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ARS Home » Pacific West Area » Maricopa, Arizona » U.S. Arid Land Agricultural Research Center » Pest Management and Biocontrol Research » Research » Research Project #440431

Research Project: Improvement of the Aflatoxin Biocontrol Technology Based on Aspergillus flavus Population Biology, Genetics, and Crop Management Practices

Location: Pest Management and Biocontrol Research

Project Number: 2020-42000-023-000-D
Project Type: In-House Appropriated

Start Date: May 26, 2021
End Date: May 25, 2026

Objective 1: Characterize Aspergillus section Flavi diversity and population dynamics in response to biotic and abiotic factors with a focus on the soil environment. Sub-objective 1A: Characterize Aspergillus section Flavi diversity in target agroecosystems and develop/refine tools for typing and quantifying specific genotypes in the environment. Sub-objective 1B: Evaluate the survival, growth, and dispersal of biocontrol strains (atoxigenics) versus high aflatoxin producers in response to biotic and abiotic factors with a focus on the soil environment. Objective 2: Elucidate molecular mechanisms involved in aflatoxin degradation by atoxigenic Aspergillus flavus. Objective 3: Identify management practices that will increase the efficacy and reduce the cost of aflatoxin biocontrol in diverse cropping systems. Sub-objective 3A: Evaluate impact of co-applied agrochemicals on aflatoxin biocontrol efficacy. Sub-objective 3B: Optimize management recommendations for area-wide aflatoxin management with atoxigenic-based biopesticides in tree crops. Sub-objective 3C: Evaluate efficacy of aflatoxin biocontrol and develop aflatoxin management recommendations for silage corn.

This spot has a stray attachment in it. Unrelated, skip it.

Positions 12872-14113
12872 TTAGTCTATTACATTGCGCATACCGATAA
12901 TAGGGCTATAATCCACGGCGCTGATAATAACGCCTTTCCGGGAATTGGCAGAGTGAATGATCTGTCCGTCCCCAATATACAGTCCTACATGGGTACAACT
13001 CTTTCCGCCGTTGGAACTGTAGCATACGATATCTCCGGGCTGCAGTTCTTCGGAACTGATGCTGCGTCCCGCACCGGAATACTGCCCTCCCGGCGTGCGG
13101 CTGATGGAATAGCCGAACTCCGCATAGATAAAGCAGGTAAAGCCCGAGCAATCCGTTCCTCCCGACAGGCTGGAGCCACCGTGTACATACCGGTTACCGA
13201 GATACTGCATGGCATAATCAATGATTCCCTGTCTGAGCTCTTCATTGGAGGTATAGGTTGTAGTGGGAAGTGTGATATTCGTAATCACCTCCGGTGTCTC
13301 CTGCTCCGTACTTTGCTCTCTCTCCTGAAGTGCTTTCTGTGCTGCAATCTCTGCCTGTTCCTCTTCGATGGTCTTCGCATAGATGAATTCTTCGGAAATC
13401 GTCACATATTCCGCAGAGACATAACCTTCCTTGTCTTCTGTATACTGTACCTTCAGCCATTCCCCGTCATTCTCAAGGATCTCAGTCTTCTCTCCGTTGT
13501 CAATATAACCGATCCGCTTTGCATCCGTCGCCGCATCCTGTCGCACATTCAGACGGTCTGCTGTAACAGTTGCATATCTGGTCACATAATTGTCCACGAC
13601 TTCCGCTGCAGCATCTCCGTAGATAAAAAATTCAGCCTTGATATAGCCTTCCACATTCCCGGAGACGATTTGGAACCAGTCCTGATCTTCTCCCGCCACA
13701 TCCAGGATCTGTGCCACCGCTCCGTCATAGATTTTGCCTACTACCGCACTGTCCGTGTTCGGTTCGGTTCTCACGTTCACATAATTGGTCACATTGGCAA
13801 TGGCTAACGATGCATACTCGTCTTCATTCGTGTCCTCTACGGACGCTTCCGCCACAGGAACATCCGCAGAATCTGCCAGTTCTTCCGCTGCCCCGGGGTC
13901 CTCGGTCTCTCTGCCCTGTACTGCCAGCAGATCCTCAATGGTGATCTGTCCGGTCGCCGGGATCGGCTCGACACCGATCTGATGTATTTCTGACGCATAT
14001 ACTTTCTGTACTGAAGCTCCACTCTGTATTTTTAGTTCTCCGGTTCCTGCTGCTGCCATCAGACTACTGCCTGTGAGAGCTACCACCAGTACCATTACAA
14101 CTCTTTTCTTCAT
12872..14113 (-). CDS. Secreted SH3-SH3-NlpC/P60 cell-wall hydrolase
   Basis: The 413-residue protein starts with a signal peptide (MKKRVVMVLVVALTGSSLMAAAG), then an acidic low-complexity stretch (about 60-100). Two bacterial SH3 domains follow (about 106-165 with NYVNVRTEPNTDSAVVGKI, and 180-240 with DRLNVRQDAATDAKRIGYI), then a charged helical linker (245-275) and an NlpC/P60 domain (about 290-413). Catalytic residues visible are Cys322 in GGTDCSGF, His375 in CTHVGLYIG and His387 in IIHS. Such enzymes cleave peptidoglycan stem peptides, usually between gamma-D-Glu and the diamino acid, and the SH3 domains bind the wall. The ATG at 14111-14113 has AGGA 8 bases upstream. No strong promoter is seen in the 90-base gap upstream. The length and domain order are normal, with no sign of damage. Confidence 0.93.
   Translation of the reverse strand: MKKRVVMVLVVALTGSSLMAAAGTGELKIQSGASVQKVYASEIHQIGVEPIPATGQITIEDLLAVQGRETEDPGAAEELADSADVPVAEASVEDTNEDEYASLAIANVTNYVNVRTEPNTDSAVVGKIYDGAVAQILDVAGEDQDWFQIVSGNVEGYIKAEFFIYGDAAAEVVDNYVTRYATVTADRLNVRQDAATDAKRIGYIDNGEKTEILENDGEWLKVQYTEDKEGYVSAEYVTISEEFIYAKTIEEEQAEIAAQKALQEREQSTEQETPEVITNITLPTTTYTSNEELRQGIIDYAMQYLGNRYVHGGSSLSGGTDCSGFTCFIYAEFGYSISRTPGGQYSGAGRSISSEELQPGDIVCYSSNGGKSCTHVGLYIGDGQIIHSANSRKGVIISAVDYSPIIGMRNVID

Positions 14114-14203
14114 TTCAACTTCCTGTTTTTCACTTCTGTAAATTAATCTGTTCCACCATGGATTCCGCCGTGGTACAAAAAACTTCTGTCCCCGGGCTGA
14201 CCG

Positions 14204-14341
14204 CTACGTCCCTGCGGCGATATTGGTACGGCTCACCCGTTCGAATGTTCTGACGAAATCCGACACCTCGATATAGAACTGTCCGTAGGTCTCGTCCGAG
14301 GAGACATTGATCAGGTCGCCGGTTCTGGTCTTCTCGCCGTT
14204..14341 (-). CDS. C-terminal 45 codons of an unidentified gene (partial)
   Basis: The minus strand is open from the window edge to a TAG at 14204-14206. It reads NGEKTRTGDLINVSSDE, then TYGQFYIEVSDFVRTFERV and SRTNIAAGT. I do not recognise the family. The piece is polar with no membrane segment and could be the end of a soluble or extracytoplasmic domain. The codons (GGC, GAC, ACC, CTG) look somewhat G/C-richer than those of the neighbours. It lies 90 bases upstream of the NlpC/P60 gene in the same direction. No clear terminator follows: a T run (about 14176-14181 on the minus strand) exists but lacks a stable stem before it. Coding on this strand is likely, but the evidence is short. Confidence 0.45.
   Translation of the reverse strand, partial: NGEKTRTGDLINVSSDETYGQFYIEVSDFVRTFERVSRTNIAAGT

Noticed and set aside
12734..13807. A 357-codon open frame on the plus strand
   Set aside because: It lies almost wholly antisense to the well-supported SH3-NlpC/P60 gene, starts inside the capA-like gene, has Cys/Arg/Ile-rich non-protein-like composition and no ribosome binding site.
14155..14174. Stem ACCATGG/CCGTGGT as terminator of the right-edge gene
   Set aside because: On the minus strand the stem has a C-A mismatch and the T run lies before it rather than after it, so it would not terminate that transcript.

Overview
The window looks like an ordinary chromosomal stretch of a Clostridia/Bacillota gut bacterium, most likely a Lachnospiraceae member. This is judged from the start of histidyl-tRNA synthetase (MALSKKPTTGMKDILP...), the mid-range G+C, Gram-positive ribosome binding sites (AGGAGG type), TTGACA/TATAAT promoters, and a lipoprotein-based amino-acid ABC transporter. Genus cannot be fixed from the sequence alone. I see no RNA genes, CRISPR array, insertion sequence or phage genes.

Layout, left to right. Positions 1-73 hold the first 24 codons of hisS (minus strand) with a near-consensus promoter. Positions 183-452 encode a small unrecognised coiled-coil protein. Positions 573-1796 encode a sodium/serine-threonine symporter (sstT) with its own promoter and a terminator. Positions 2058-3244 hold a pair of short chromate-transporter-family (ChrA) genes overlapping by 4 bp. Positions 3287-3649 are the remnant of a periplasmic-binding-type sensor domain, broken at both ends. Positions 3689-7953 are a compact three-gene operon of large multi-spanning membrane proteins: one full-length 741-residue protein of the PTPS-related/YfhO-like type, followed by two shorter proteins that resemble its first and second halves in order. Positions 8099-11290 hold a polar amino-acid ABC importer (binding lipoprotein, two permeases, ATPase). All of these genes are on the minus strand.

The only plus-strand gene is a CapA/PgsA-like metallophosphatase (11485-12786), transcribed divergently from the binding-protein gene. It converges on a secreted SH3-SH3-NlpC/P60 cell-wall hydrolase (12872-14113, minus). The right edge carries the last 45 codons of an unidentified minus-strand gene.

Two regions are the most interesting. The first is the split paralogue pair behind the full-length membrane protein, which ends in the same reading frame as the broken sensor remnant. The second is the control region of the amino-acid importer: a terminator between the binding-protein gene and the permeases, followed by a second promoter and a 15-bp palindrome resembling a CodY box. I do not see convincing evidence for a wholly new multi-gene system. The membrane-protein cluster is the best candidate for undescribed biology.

Sub-objective 1A: Global populations of Aspergillus flavus and related species will be characterized to identify genotypes that are dominant in target agroecosystems and to provide genomic targets useful for typing and tracking those lineages in the environment. Isolates of A. flavus will be provided by U.S. and international collaborators. Isolates will be genotyped using simple sequence repeat (SSR) markers, and data will be added to the previously developed SSR database (AflaSat). Molecular assays that distinguish between species/genotypes will be designed based on whole genome sequencing of multiple species/isolates within Aspergillus section Flavi. Sub-objective 1B: A series of soil microcosm experiments aimed at understanding A. flavus population dynamics in agricultural soils will be conducted. The focus will be on competition between non-aflatoxigenic biocontrol strains of A. flavus and high aflatoxin-producing S strain A. flavus in soil. Experiments will be conducted in different soil types, in autoclaved versus non-autoclaved field soil, and at different soil temperatures and moisture contents. Influences of treatments on survival, growth, and sporulation of non-aflatoxigenic and S strain A. flavus will be assessed using a combination of culture- and DNA-based methods. Objective 2: The phenomenon of aflatoxin degradation by non-aflatoxigenic A. flavus isolates will be assessed using transcriptomic analysis. Changes in gene expression in the presence or absence of aflatoxin and glucose as carbon sources will be used to identify potential mechanisms of aflatoxin degradation. In addition, a metabolomic study will determine products of aflatoxin degradation by non-aflatoxigenic A. flavus. Sub-objective 3A: A combination of laboratory, small plot, and large-scale field studies will be used to assess impacts of fertilizer, herbicide, insecticide, and fungicide co-treatments on efficacy of aflatoxin biocontrol. Sporulation of biocontrol strains on formulated products and growth of active ingredient strains will be quantified with and without exposure to co-treatment agrochemicals. Sub-objective 3B: Movement and persistence of an applied non-aflatoxigenic biocontrol strain will be quantified in a tree crop production area in Arizona. Soil will be collected from biocontrol treated pistachio orchards, non-treated tree crop orchards, fields with an annual crop (e.g., corn, cotton), and crop-adjacent desert lands. Sampling will be conducted along transects with increasing distance away from biocontrol treated areas. This will allow for quantification of biocontrol strain movement across the landscape in a tree crop production area. Sub-objective 3C: Efficacy of aflatoxin biocontrol products will be assessed in commercial fields of silage corn in Arizona. Soil will be collected prior to biocontrol application and following harvest. Chopped samples of corn silage will be sampled immediately following harvest and monthly from silage piles. Percentages of A. flavus in soil and on the crop belonging to the same genotype as the applied biocontrol strain will be quantified, and aflatoxin concentrations in silage will be measured.